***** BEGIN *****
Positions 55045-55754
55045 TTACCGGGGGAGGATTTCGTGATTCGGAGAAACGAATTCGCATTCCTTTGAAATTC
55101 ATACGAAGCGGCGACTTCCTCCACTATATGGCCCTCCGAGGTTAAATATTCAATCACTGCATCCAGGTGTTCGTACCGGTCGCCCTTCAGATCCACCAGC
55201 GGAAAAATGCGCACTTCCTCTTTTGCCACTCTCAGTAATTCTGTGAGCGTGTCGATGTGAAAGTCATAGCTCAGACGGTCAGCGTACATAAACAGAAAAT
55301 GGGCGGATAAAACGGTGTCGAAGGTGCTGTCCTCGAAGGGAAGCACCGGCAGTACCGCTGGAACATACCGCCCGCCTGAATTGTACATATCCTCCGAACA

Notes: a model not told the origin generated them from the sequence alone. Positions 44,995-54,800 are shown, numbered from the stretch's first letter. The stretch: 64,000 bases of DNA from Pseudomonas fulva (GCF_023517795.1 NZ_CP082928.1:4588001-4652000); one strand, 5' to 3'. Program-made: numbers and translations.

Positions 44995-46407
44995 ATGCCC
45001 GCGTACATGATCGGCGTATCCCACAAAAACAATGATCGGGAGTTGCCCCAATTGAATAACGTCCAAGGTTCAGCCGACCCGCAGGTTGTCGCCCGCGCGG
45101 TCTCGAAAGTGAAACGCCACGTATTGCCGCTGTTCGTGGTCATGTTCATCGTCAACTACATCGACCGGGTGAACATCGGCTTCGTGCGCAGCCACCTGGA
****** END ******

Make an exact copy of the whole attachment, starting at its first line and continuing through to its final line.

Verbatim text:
Positions 55045-55754
55045 TTACCGGGGGAGGATTTCGTGATTCGGAGAAACGAATTCGCATTCCTTTGAAATTC
55101 ATACGAAGCGGCGACTTCCTCCACTATATGGCCCTCCGAGGTTAAATATTCAATCACTGCATCCAGGTGTTCGTACCGGTCGCCCTTCAGATCCACCAGC
55201 GGAAAAATGCGCACTTCCTCTTTTGCCACTCTCAGTAATTCTGTGAGCGTGTCGATGTGAAAGTCATAGCTCAGACGGTCAGCGTACATAAACAGAAAAT
55301 GGGCGGATAAAACGGTGTCGAAGGTGCTGTCCTCGAAGGGAAGCACCGGCAGTACCGCTGGAACATACCGCCCGCCTGAATTGTACATATCCTCCGAACA

Notes: a model not told the origin generated them from the sequence alone. Positions 44,995-54,800 are shown, numbered from the stretch's first letter. The stretch: 64,000 bases of DNA from Pseudomonas fulva (GCF_023517795.1 NZ_CP082928.1:4588001-4652000); one strand, 5' to 3'. Program-made: numbers and translations.

Positions 44995-46407
44995 ATGCCC
45001 GCGTACATGATCGGCGTATCCCACAAAAACAATGATCGGGAGTTGCCCCAATTGAATAACGTCCAAGGTTCAGCCGACCCGCAGGTTGTCGCCCGCGCGG
45101 TCTCGAAAGTGAAACGCCACGTATTGCCGCTGTTCGTGGTCATGTTCATCGTCAACTACATCGACCGGGTGAACATCGGCTTCGTGCGCAGCCACCTGGA